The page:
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C/++/# Arrays/vectors without knowing type

  1. Jun 19, 2017 #1

    ChrisVer

    User Avatar
    Gold Member

    Hi,

    Is it possible to declare an array list or vector in C++ without knowing beforehand the type of objects it may contain? (in fact it may contain any kind of object)
    For example if I have the following classes (maybe there are some mistakes overall, but my main concern is how to deal with the vector TYPE which should either be an Orange or an Apple):
    Code (C):

    class Fruits{
       private:
          int m_Nfruit=0;
          //HERE NEED HELP
          vector<TYPE??> fruitContainer;
       public:
          Fruits() { m_Nfruits += 1; };
          virtual ~Fruits() { };
          void Print() const {
                for( std::vector<TYPE>::iterator it = fruitContainer.begin() ; it!=fruitContainer.end() ; it++){
                     it->Print() // should print either Apple or Orange
                }
          };
    };

    class Orange : public Fruits{
        private:
           int m_Norange = 0;
        public:
           Orange(){
                 Fruit::Fruits()
                 m_Norange +=1 ;
                 fruitContainer.push_back(*this)
                 };
           virtual ~Orange(){};
           void Print() const {
               std::cout << "Orange" << std::endl;
           };
    }

    class Apple : public Fruits{
        private:
           int m_Napple = 0;
        public:
           Apple(){
                 Fruit::Fruits()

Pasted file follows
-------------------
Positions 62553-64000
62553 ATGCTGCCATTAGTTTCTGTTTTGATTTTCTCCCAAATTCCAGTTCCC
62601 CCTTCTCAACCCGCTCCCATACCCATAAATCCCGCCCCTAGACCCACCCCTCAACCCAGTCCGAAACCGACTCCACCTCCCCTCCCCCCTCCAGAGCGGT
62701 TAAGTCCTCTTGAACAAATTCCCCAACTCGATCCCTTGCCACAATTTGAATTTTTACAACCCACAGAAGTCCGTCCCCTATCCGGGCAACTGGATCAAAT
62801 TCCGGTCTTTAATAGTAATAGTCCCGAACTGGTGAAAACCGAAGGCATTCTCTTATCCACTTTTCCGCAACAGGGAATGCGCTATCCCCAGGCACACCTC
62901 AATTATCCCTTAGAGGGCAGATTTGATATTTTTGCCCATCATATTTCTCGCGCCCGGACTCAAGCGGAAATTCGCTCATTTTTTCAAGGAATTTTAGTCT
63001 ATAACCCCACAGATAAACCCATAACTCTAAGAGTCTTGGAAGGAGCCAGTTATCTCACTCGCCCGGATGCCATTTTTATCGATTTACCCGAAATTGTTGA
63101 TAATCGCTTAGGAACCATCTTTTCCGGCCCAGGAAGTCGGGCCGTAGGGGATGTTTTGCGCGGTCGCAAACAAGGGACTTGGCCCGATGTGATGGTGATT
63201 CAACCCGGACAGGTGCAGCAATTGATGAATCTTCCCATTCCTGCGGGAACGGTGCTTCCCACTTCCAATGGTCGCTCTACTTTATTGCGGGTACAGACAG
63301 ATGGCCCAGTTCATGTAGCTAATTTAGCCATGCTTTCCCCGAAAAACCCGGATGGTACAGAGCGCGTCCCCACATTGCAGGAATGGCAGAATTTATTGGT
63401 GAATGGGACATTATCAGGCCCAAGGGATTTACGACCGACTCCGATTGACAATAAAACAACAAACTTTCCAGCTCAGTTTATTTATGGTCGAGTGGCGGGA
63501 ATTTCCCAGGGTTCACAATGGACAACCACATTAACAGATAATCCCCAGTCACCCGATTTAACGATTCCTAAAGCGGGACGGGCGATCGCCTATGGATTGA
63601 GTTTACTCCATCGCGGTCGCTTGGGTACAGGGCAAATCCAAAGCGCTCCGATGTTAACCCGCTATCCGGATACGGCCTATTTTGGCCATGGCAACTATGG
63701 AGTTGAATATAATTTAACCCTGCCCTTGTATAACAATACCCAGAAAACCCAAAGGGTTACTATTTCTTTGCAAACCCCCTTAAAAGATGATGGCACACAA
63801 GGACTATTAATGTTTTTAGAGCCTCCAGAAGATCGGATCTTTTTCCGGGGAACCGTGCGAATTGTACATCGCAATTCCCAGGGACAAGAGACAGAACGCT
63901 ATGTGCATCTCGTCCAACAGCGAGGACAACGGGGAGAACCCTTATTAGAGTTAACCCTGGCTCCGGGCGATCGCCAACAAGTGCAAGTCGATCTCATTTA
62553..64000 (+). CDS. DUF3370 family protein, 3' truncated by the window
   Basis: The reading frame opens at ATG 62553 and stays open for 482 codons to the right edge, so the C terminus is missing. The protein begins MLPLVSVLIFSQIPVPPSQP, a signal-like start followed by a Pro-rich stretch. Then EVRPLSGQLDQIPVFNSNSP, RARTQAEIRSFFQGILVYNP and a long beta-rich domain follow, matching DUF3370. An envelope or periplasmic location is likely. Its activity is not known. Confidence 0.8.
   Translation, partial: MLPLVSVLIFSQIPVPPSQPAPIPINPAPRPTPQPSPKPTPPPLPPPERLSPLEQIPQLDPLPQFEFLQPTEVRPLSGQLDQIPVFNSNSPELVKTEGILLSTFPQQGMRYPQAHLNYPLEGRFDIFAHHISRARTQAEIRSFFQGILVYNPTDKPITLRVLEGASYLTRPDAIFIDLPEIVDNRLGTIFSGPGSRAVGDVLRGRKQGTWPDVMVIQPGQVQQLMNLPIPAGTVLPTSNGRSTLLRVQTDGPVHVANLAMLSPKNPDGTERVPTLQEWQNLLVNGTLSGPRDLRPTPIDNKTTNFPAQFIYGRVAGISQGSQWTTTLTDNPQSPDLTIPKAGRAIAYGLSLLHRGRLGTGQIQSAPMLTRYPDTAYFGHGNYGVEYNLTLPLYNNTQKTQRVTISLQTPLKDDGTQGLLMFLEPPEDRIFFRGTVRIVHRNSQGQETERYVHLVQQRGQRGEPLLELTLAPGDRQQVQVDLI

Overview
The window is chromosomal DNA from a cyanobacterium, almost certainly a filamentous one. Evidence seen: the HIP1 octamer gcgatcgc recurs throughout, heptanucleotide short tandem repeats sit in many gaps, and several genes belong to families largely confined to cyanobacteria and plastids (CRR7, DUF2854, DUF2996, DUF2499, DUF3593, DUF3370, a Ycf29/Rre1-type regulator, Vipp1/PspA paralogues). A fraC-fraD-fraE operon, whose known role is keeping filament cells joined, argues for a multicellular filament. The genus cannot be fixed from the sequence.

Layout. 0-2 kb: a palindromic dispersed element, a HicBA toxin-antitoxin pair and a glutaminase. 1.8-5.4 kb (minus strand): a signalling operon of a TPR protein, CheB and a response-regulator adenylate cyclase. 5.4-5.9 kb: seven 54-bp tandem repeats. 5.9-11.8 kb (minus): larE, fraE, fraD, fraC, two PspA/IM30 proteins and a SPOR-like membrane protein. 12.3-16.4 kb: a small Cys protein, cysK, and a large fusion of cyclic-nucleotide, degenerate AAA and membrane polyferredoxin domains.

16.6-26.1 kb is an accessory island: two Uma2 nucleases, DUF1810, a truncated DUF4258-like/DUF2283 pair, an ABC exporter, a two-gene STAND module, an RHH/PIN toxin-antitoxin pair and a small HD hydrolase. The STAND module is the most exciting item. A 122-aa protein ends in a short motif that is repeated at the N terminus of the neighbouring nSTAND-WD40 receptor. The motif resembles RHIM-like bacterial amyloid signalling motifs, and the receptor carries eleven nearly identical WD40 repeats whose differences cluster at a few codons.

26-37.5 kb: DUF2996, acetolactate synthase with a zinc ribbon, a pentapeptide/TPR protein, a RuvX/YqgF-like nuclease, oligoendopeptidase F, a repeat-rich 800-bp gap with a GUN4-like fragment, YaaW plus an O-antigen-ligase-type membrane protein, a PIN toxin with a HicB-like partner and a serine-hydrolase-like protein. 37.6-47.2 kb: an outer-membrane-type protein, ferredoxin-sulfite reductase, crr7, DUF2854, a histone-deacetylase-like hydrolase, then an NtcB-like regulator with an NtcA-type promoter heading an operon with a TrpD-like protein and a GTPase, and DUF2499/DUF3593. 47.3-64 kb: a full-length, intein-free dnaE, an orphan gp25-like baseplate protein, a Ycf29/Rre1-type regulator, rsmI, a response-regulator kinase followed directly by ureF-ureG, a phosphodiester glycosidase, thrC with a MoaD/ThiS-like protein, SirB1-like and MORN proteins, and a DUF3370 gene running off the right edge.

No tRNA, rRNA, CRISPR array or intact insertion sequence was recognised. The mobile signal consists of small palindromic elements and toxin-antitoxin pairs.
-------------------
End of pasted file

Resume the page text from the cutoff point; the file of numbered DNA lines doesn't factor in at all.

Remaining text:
m_Napple +=1 ;
                 fruitContainer.push_back(*this);
                 };
           virtual ~Apple(){};
           void Print() const {
               std::cout << "Apple" << std::endl;
           };
    }
     
     
  2. jcsd
  3. Jun 19, 2017 #2

    Mark44

    Staff: Mentor

    No, but with polymorphism, you can create a vector of some base class (such as Fruits in your example), and have it contain objects of various derived classes.
    What you have below looks like a step in the right direction.
     
  4. Jun 20, 2017 #3

    ChrisVer

    User Avatar
    Gold Member

    The problem with the vector is that it should know what it contains though... like int, float, double etc , and in this case oranges or apples...
    I thought about moving the container as a member of the derived classes (haven't tried that out yet). So have vector<Orange> or vector<Apple>... and using the same name convention it could be used in the Print function of the Base class.
     
  5. Jun 20, 2017 #4

    Mark44

    Staff: Mentor

    With polymorphism, if you declare the vector in the base class (Fruits), all the vector "knows" is that it will contain objects of the derived classes -- Apple or Orange objects in your example code. The vector won't "care" about the types of the objects it contains, but your code can determine which type of fruit a particular object is by calling the object's Print() method. In the base class, you could make the Print() method virtual, and make sure that any derived class provides an implementation of this method.